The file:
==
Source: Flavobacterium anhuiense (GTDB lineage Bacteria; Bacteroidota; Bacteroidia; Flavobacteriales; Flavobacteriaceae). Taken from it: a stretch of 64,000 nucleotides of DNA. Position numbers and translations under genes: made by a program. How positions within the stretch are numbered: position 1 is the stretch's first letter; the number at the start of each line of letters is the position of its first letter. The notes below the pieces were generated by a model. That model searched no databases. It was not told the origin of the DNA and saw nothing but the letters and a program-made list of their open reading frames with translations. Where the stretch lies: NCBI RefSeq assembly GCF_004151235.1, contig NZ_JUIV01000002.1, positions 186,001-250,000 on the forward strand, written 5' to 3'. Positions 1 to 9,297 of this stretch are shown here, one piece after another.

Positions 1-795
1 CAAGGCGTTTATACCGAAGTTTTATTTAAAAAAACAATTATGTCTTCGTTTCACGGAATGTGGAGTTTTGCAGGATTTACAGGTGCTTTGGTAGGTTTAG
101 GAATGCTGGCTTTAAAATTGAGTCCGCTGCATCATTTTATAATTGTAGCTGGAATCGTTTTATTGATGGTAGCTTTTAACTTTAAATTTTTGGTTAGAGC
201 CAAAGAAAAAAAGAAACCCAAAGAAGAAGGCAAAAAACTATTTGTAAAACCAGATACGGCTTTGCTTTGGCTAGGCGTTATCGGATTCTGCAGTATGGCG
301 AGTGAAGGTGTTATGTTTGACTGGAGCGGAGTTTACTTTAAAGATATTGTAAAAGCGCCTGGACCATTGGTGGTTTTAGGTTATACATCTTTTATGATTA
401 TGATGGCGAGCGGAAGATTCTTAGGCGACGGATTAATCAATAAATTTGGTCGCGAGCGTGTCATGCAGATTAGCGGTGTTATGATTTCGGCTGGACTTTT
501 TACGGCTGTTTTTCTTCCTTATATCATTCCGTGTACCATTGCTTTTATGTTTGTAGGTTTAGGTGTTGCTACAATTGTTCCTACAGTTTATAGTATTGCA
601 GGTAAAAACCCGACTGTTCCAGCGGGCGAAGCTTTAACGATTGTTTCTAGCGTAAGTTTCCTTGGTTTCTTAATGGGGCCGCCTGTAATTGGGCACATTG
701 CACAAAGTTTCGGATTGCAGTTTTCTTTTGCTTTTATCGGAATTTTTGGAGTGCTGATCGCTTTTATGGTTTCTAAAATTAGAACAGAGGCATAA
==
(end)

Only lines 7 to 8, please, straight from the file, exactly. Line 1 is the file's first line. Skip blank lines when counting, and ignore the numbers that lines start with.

401 TGATGGCGAGCGGAAGATTCTTAGGCGACGGATTAATCAATAAATTTGGTCGCGAGCGTGTCATGCAGATTAGCGGTGTTATGATTTCGGCTGGACTTTT
501 TACGGCTGTTTTTCTTCCTTATATCATTCCGTGTACCATTGCTTTTATGTTTGTAGGTTTAGGTGTTGCTACAATTGTTCCTACAGTTTATAGTATTGCA